(G. R. Gray, 1859)
The Black-sided Robin (Poecilodryas hypoleuca), also known as the Pied Robin, is a species of bird in the family Petroicidae. It is found in Indonesia and Papua New Guinea. Its natural habitat is subtropical or tropical moist lowland forests.
The genus name is derived from the Ancient Greek words poikilos "little" and dryas "dryad", and the species name hypoleuca is derived from the Ancient Greek words hypo- "under" and leukos "white". Sibley and Ahlquist's DNA-DNA hybridisation studies placed this group in a Corvida parvorder comprising many tropical and Australian passerines including pardalotes, fairy-wrens, honeyeaters and crows. However, subsequent molecular research (and current consensus) places the robins as a very early offshoot of the Passerida (or "advanced" songbirds) within the songbird lineage.
Measuring 13 to 15 cm (5–6 in), the Black-sided Robin has black and white plumage. The upperparts including the crown, nape, back, wings and tail are black or brownish-black, as is its eye-stripe. It has white eyebrows, throat and underparts and a white patch on the wings. The bill is black, and the eyes are dark brown, and the legs grey or pink.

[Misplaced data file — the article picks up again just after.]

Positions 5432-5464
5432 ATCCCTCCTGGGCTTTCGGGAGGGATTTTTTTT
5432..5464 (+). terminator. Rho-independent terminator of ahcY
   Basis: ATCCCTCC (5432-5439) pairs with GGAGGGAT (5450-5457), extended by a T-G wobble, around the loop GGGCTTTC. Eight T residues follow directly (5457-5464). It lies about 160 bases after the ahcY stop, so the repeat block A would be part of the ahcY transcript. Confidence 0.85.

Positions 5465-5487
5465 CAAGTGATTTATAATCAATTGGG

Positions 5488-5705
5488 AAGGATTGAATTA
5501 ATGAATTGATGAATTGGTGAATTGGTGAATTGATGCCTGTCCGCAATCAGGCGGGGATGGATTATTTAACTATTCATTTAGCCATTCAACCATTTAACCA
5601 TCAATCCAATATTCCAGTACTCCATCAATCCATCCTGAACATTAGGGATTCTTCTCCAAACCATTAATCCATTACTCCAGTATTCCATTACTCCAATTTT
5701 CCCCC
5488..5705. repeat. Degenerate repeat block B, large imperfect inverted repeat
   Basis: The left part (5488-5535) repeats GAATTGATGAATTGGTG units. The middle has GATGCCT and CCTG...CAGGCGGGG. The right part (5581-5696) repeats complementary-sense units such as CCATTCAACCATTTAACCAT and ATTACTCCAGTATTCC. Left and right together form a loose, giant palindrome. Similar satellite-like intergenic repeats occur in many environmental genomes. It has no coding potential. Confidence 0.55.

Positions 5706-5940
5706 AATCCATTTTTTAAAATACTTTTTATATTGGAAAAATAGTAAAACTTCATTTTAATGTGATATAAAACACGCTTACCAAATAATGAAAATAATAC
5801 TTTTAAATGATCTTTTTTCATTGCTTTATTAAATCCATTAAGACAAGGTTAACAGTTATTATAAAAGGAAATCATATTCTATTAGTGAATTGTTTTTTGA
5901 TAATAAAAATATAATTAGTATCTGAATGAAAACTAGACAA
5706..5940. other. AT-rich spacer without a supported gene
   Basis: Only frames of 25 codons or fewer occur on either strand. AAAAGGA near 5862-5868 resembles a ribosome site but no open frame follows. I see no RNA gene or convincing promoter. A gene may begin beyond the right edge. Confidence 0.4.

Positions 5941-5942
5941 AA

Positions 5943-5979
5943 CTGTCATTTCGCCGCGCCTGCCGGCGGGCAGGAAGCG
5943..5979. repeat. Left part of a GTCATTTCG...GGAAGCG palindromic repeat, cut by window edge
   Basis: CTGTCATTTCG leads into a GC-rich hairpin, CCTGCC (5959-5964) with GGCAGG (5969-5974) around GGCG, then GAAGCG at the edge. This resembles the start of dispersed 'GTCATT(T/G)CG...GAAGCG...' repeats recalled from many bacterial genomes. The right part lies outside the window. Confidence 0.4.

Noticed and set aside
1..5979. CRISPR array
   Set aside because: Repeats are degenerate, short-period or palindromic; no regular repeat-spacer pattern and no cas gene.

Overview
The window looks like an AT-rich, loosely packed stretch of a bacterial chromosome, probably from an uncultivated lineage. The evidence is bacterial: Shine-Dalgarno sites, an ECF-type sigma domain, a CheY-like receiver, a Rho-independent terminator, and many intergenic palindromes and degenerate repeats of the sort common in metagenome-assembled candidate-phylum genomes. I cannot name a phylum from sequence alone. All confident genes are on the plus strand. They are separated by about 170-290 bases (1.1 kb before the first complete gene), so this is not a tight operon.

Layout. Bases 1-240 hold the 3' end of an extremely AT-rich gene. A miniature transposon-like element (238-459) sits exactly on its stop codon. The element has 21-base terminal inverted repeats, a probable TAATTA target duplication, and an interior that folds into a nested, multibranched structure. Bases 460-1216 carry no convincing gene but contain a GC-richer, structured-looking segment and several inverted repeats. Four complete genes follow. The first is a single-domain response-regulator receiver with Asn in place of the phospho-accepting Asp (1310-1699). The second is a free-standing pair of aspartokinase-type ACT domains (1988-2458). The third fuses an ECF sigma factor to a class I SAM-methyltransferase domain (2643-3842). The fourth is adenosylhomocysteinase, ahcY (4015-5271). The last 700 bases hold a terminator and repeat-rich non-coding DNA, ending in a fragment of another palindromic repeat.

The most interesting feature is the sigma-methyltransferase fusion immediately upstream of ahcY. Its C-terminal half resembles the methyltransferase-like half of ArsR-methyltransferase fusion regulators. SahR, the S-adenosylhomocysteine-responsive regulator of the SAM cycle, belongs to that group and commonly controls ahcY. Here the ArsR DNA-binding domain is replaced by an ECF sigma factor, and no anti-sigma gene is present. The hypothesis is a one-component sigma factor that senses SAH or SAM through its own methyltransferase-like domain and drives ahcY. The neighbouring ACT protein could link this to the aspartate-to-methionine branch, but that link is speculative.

The Black-sided Robin is found across New Guinea from the Huon Peninsula west to the western limits of West Papua and West Papuan Islands, although is absent from the transfly region in the south. It inhabits predominantly lowland rainforests and swamp forests from sea level to 1200 m (4000 ft). Within the rainforest it is found singly or in pairs in the understory or on the ground. Shy, it is more often heard than seen. It is insectivorous, and hunts by gleaning and snatching insects from tree trunks and branches, and on the ground.
- BirdLife International (2012). "Poecilodryas hypoleuca". IUCN Red List of Threatened Species. Version 2013.2. International Union for Conservation of Nature. Retrieved 26 November 2013.
- Sibley CG, Ahlquist JE (1990). Phylogeny and Classification of Birds: A Study in Molecular Evolution. New Haven, CT: Yale University Press. pp. 603, 610–27. ISBN 0-300-04085-7.
- Barker, F. Keith; Cibois, Alice; Schikler, Peter A.; Feinstein, Julie & Cracraft, Joel (2004). PDF fulltext "Phylogeny and diversification of the largest avian radiation" (pdf). PNAS 101 (30): 11040–45. doi:10.1073/pnas.0401892101. PMC 503738. PMID 15263073. Retrieved 2008-08-14.
- Coates, Brian J. (1990). The Birds of Papua New Guinea. Volume II. Queensland: Dove Publications. pp. 190–92. ISBN 978-0-9590257-1-2. OCLC 153651608.